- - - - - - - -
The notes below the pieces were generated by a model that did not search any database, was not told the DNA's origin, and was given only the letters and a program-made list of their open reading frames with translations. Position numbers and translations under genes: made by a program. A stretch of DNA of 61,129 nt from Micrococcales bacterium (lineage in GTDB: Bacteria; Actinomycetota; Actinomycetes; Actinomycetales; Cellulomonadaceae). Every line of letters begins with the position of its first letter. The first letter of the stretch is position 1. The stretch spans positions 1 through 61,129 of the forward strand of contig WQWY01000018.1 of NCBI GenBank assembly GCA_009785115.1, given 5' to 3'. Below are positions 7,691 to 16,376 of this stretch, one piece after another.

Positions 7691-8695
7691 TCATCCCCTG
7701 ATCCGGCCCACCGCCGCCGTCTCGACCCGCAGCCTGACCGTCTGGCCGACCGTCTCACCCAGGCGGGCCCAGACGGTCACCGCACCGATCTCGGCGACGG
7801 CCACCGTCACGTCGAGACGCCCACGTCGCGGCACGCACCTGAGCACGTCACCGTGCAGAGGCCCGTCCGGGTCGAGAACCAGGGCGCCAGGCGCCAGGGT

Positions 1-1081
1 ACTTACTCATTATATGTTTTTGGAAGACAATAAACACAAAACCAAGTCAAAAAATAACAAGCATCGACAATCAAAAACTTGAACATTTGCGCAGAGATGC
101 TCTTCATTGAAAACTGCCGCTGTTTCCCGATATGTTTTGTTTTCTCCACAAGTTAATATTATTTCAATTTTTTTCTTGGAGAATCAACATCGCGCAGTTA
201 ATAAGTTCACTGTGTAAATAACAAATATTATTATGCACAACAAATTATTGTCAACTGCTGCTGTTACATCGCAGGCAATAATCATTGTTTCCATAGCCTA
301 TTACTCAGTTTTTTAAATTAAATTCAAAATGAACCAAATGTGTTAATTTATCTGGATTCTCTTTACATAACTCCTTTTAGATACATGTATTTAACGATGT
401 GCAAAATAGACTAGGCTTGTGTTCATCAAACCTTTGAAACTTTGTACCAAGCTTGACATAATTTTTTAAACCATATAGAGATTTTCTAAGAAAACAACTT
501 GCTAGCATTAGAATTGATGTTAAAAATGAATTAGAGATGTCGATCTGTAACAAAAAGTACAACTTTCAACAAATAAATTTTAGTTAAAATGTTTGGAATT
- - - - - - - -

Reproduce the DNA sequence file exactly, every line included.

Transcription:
The notes below the pieces were generated by a model that did not search any database, was not told the DNA's origin, and was given only the letters and a program-made list of their open reading frames with translations. Position numbers and translations under genes: made by a program. A stretch of DNA of 61,129 nt from Micrococcales bacterium (lineage in GTDB: Bacteria; Actinomycetota; Actinomycetes; Actinomycetales; Cellulomonadaceae). Every line of letters begins with the position of its first letter. The first letter of the stretch is position 1. The stretch spans positions 1 through 61,129 of the forward strand of contig WQWY01000018.1 of NCBI GenBank assembly GCA_009785115.1, given 5' to 3'. Below are positions 7,691 to 16,376 of this stretch, one piece after another.

Positions 7691-8695
7691 TCATCCCCTG
7701 ATCCGGCCCACCGCCGCCGTCTCGACCCGCAGCCTGACCGTCTGGCCGACCGTCTCACCCAGGCGGGCCCAGACGGTCACCGCACCGATCTCGGCGACGG
7801 CCACCGTCACGTCGAGACGCCCACGTCGCGGCACGCACCTGAGCACGTCACCGTGCAGAGGCCCGTCCGGGTCGAGAACCAGGGCGCCAGGCGCCAGGGT

Positions 1-1081
1 ACTTACTCATTATATGTTTTTGGAAGACAATAAACACAAAACCAAGTCAAAAAATAACAAGCATCGACAATCAAAAACTTGAACATTTGCGCAGAGATGC
101 TCTTCATTGAAAACTGCCGCTGTTTCCCGATATGTTTTGTTTTCTCCACAAGTTAATATTATTTCAATTTTTTTCTTGGAGAATCAACATCGCGCAGTTA
201 ATAAGTTCACTGTGTAAATAACAAATATTATTATGCACAACAAATTATTGTCAACTGCTGCTGTTACATCGCAGGCAATAATCATTGTTTCCATAGCCTA
301 TTACTCAGTTTTTTAAATTAAATTCAAAATGAACCAAATGTGTTAATTTATCTGGATTCTCTTTACATAACTCCTTTTAGATACATGTATTTAACGATGT
401 GCAAAATAGACTAGGCTTGTGTTCATCAAACCTTTGAAACTTTGTACCAAGCTTGACATAATTTTTTAAACCATATAGAGATTTTCTAAGAAAACAACTT
501 GCTAGCATTAGAATTGATGTTAAAAATGAATTAGAGATGTCGATCTGTAACAAAAAGTACAACTTTCAACAAATAAATTTTAGTTAAAATGTTTGGAATT